I could not find a direct way to output the the CONTEXT line with a user-defined exception. This option is just not implemented (yet) in PostgreSQL 9.1. Read the manual here. However, I found a ... Workaround ... that should perform flawlessly. You can make plpgsql behave as desired by calling another function that raises the error for you. This works with ...


9

According to the docs PL/pgSQL Under the Hood, you can use the configuration parameter plpgsql.variable_conflict, either before creating the function or in the start of the function definition, declaring how you want such conflicts to be resolved (the 3 possible values are error (the default), use_variable and use_column): CREATE OR REPLACE FUNCTION ...


8

I addition to @rfusca's advice: SQL statements inside plpgsql functions are considered nested statements and you need to set the additional Parameter auto_explain.log_nested_statements. Unlike some other extensions, you don't have to run CREATE EXTENSION for this one. Just load it dynamically into your session with LOAD. Your session could look like this: ...


8

Trigger functions can check the value of the TG_OP variable to determine the event which caused the trigger to fire. There are a number of other special variables as well listed in the documentation.


8

Answer is yes. :) CREATE OR REPLACE FUNCTION create_table_type1(t_name varchar(30)) RETURNS VOID AS $func$ BEGIN EXECUTE format(' CREATE TABLE IF NOT EXISTS %I ( id serial PRIMARY KEY, customerid int, daterecorded date, value double precision )', 't_' || t_name); END $func$ LANGUAGE plpgsql; I am using format() with %I to ...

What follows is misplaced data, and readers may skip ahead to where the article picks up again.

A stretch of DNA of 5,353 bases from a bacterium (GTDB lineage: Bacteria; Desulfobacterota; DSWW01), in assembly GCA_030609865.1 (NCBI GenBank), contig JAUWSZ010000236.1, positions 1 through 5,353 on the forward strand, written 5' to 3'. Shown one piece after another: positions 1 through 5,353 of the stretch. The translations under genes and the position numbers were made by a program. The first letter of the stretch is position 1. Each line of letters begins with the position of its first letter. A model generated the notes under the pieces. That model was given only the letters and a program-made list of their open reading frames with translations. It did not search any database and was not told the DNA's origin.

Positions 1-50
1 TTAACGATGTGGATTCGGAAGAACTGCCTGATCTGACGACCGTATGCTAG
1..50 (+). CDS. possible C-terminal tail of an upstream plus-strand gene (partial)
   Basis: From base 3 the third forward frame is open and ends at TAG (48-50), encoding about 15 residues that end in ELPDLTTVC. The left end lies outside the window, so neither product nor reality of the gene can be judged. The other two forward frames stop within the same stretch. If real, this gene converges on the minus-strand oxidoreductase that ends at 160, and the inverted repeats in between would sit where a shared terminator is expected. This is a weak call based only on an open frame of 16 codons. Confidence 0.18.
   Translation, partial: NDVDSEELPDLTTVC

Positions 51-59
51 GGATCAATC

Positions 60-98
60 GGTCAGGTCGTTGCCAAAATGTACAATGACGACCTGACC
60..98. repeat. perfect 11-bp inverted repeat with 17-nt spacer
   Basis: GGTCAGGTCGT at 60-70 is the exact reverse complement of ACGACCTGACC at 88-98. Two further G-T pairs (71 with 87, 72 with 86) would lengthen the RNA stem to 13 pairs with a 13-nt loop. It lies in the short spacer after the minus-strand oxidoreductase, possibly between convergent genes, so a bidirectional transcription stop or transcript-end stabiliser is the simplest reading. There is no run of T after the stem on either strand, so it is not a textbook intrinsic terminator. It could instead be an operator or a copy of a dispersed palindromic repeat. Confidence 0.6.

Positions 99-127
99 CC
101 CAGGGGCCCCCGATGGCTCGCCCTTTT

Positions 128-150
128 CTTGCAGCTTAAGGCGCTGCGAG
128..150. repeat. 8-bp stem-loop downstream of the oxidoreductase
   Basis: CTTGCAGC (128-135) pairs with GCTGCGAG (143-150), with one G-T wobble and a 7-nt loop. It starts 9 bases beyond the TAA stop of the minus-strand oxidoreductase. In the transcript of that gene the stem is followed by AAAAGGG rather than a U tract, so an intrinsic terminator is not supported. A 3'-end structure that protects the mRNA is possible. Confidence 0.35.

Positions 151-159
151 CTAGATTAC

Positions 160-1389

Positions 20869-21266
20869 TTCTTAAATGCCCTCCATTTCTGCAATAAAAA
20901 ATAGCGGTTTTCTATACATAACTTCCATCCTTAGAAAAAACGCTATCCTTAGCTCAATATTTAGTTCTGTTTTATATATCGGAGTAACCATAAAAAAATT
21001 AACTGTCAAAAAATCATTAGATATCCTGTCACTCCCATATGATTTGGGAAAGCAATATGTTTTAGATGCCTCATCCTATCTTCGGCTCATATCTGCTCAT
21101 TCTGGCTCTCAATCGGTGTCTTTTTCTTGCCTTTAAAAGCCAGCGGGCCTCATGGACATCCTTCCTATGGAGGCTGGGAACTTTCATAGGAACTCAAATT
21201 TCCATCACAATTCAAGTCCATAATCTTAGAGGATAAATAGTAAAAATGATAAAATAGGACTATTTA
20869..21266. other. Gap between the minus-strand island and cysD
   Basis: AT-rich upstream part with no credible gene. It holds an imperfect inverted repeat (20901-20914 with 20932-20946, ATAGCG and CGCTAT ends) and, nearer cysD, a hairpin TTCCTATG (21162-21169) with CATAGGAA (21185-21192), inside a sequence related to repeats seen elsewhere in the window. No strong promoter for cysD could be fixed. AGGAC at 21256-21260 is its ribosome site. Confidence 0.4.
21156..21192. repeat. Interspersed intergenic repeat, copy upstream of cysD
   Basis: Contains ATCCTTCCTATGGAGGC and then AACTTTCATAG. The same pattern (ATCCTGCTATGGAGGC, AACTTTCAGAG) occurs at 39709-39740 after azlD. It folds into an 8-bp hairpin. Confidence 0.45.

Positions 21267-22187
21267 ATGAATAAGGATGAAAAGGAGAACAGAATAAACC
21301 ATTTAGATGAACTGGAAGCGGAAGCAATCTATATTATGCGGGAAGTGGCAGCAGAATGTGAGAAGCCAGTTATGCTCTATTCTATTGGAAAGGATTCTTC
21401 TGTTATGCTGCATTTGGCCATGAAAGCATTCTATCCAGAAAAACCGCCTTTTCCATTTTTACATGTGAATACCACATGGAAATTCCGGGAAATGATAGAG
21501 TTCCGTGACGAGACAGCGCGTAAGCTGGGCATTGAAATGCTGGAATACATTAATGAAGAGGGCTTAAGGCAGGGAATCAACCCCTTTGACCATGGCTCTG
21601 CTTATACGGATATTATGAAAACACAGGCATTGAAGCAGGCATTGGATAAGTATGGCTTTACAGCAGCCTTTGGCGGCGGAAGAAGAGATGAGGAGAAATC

8

Actually, since NEW is a well defined composite type, you can just access any column with plain and simple attribute notation. SQL itself does not allow dynamic identifiers (table or column names etc.). But you can use dynamic SQL with EXECUTE in a PL/pgSQL function. Demo CREATE OR REPLACE FUNCTION trg_demo() RETURNS TRIGGER AS $func$ DECLARE test ...


7

There is a solution with just PL/pgSQL. Simple and elegant, too. Pretty advanced stuff, though. Requires Postgres 9.0 or later (workaround for older versions possible). CREATE OR REPLACE FUNCTION gesio(_tbl_in anyelement, _tbl_out regclass) RETURNS void AS $func$ BEGIN FOR _tbl_in IN EXECUTE format('SELECT * FROM %s', pg_typeof(_tbl_in)) LOOP -- do ...


7

UDFs in interpreted languages are pretty much always slower than UDFs written in C or built-in functions, all other things being the same. Each language binding has different code to connect PostgreSQL to the language, with different degrees of optimisation, different ways of passing some data types, etc. So variation certainly exists. It shouldn't be huge ...